ARM Cortex-R

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ARM Cortex-R
Designed by ARM Holdings
Microarchitecture ARMv7-R

The ARM Cortex-R is a group of 32-bit RISC ARM processor cores licensed by ARM Holdings. The cores are intended for robust real-time use, and consists of the Cortex-R4, Cortex-R5, Cortex-R7.[1]


Year Core
2011 Cortex-R4
2011 Cortex-R5
2011 Cortex-R7

ARM license[edit]

ARM Holdings does not manufacture nor sell CPU devices based on its own designs, but rather, licenses the processor architecture to interested parties. ARM offers a variety of licensing terms, varying in cost and deliverables. To all licensees, ARM provides an integratable hardware description of the ARM core, as well as complete software development toolset, and the right to sell manufactured silicon containing the ARM CPU.

Silicon customization[edit]

Integrated device manufacturers (IDM) receive the ARM Processor IP as synthesizable RTL (written in Verilog). In this form, they have the ability to perform architectural level optimizations and extensions. This allows the manufacturer to achieve custom design goals, such as higher clock speed, very low power consumption, instruction set extensions, optimizations for size, debug support, etc. To determine which components have been included in an ARM IC chip, consult the manufacturer datasheet and related documentation.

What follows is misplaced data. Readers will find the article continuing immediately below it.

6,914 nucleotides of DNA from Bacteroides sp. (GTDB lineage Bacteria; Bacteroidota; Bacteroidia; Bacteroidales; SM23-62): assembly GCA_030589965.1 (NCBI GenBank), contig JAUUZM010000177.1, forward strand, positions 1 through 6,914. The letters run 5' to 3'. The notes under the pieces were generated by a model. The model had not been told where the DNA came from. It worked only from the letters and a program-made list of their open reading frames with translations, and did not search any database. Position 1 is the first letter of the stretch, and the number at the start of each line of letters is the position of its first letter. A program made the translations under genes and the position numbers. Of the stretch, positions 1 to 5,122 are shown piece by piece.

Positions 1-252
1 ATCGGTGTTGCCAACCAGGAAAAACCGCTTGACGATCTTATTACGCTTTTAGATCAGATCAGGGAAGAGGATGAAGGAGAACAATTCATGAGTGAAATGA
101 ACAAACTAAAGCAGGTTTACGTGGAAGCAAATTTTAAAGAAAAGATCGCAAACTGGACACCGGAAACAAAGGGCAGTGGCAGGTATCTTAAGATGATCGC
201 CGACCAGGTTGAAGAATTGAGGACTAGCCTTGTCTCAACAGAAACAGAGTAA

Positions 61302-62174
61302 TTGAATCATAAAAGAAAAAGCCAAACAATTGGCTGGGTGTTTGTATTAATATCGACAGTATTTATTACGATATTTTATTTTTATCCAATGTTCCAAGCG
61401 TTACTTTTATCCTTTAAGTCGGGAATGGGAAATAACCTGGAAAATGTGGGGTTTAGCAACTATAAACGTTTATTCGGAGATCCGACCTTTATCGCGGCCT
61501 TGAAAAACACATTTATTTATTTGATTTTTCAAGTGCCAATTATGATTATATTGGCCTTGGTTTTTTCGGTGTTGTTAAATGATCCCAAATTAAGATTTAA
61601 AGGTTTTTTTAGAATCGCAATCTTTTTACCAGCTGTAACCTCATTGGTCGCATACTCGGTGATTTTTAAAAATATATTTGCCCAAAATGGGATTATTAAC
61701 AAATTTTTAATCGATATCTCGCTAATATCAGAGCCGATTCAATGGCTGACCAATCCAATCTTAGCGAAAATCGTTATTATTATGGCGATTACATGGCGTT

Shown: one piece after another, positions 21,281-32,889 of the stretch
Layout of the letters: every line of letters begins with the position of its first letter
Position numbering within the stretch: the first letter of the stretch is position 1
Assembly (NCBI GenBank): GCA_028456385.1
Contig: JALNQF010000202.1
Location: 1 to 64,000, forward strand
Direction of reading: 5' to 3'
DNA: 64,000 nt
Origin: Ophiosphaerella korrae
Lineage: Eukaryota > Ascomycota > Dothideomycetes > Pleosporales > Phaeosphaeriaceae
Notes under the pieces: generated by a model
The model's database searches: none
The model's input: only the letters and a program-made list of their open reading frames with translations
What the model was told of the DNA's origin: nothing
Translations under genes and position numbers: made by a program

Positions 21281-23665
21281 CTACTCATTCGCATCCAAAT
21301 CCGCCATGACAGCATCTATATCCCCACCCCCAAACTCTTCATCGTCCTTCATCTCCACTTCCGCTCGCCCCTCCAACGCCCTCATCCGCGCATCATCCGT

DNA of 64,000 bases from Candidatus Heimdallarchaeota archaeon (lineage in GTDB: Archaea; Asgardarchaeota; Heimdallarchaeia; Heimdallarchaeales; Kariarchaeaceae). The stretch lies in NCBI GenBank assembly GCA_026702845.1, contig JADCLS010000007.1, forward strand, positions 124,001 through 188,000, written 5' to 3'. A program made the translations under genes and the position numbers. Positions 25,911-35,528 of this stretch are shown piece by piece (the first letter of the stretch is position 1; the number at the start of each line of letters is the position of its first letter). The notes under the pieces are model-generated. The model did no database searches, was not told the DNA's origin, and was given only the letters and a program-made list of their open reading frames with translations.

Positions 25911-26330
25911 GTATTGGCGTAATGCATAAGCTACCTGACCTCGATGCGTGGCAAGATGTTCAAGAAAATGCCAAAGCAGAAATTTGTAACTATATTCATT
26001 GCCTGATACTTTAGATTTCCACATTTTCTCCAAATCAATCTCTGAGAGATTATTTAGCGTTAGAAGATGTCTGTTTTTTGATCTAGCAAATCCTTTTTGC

Instruction sets[edit]

The Cortex-R4 / R5 / R7 cores implement the ARMv7-R architecture.[1]

Development tools[edit]

Segger J-Link PRO. JTAG/SWD debug probe for ARM microcontrollers with USB and Ethernet interfaces to host.

Texas instruments Hercules Development Kit, Texas instruments Hercules LaunchPad.


The amount of documentation for all ARM chips is daunting, especially for newcomers. The documentation for microcontrollers from past decades would easily be inclusive in a single document, but as chips have evolved so has the documentation grown. The total documentation is especially hard to grasp for all ARM chips since it consists of documents from the IC manufacturer and documents from CPU core vendor (ARM Holdings).

A typical top-down documentation tree is: high-level marketing slides, datasheet for the exact physical chip, a detailed reference manual that describes common peripherals and other aspects of physical chips within the same series, reference manual for the exact ARM core processor within the chip, reference manual for the ARM architecture of the core which includes detailed description of all instruction sets.

Documentation Tree (top to bottom)
  1. IC Manufacturer Marketing Slides.
  2. IC Manufacturer Datasheets.
  3. IC Manufacturer Reference Manuals.
  4. ARM Core Reference Manuals.[2][3]
  5. ARM Architecture Reference Manuals.[1]

IC Manufacturers usually have additional documents, including: evaluation board user manuals, application notes, getting started with development software, software library documents, errata, and more.

See also[edit]


External links[edit]

Quick Reference Cards
  • Instructions: Thumb (1), ARM and Thumb-2 (2), Vector Floating-Point (3),
  • Opcodes: Thumb (1, 2), ARM (3, 4), GNU Assembler Directives (5).